Spackler’s Hackles by E. Whittington Ashley ($22.95, Scribner)

Undeniably one of the blockbuster hits of the year, full of disparate yet wonderfully rendered characters like Cambodian refugees and the Hungarian Mafia, evangelicals and gay rehab counselors, not to mention evangelicals in gay rehab, cheesy boyfriends and drunk bookworms. Dmitri Spackler is a protagonist for the new millennium: a savvy mix of Leopold Bloom and Jay Gatsby, with a touch of Hank Chinaski thrown in for good measure. The prose is incisive, contemporary, and full of wisdom, while simultaneously confronting the near-future with an ironic and heuristic eye. Simply put, this wonderful book stretches the boundaries of the imagination way past boundaries I had previously imagined.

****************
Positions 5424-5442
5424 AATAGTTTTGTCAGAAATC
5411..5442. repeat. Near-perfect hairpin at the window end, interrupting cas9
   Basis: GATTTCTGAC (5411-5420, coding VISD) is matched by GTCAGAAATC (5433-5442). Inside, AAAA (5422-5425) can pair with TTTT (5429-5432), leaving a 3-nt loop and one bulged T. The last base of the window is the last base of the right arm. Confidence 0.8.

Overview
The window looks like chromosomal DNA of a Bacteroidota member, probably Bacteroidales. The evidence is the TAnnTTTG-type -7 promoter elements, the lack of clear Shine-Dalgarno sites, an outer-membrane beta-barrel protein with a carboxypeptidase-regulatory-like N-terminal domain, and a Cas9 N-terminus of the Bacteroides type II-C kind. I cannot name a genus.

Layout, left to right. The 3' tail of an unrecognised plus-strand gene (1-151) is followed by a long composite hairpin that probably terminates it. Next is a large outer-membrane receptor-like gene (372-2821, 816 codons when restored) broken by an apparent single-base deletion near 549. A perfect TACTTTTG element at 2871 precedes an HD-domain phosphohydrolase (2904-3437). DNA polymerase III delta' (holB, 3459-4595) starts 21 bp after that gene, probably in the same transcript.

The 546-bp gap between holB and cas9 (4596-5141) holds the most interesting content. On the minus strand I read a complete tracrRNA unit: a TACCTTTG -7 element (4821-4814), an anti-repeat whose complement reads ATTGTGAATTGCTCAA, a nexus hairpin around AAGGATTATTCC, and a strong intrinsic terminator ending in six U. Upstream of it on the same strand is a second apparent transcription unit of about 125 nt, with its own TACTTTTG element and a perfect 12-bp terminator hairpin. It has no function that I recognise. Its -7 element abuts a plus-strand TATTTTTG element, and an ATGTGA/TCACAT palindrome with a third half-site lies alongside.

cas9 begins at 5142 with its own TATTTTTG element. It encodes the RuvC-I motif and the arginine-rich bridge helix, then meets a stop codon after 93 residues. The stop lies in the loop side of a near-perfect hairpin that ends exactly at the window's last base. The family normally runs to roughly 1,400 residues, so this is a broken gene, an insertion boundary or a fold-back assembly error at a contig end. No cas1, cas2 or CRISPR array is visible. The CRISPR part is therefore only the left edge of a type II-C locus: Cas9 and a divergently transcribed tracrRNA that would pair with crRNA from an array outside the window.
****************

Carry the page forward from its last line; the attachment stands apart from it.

Before we get to the matter at hand — listing the triumphant winners of the 2010 Nobbie Awards for the Best Books of the Year — allow me a few notes.

First, although this piece carries my by-line, I didn’t write it, as such.  Rather, like some editorial Timbaland or DJ Dangermouse, I “sampled” submissions by our selection committee (who have all been sworn to absolute secrecy, on pain of either death or having to spend an entire weekend listening to an audiobook of the new Christine O’Donnell memoir).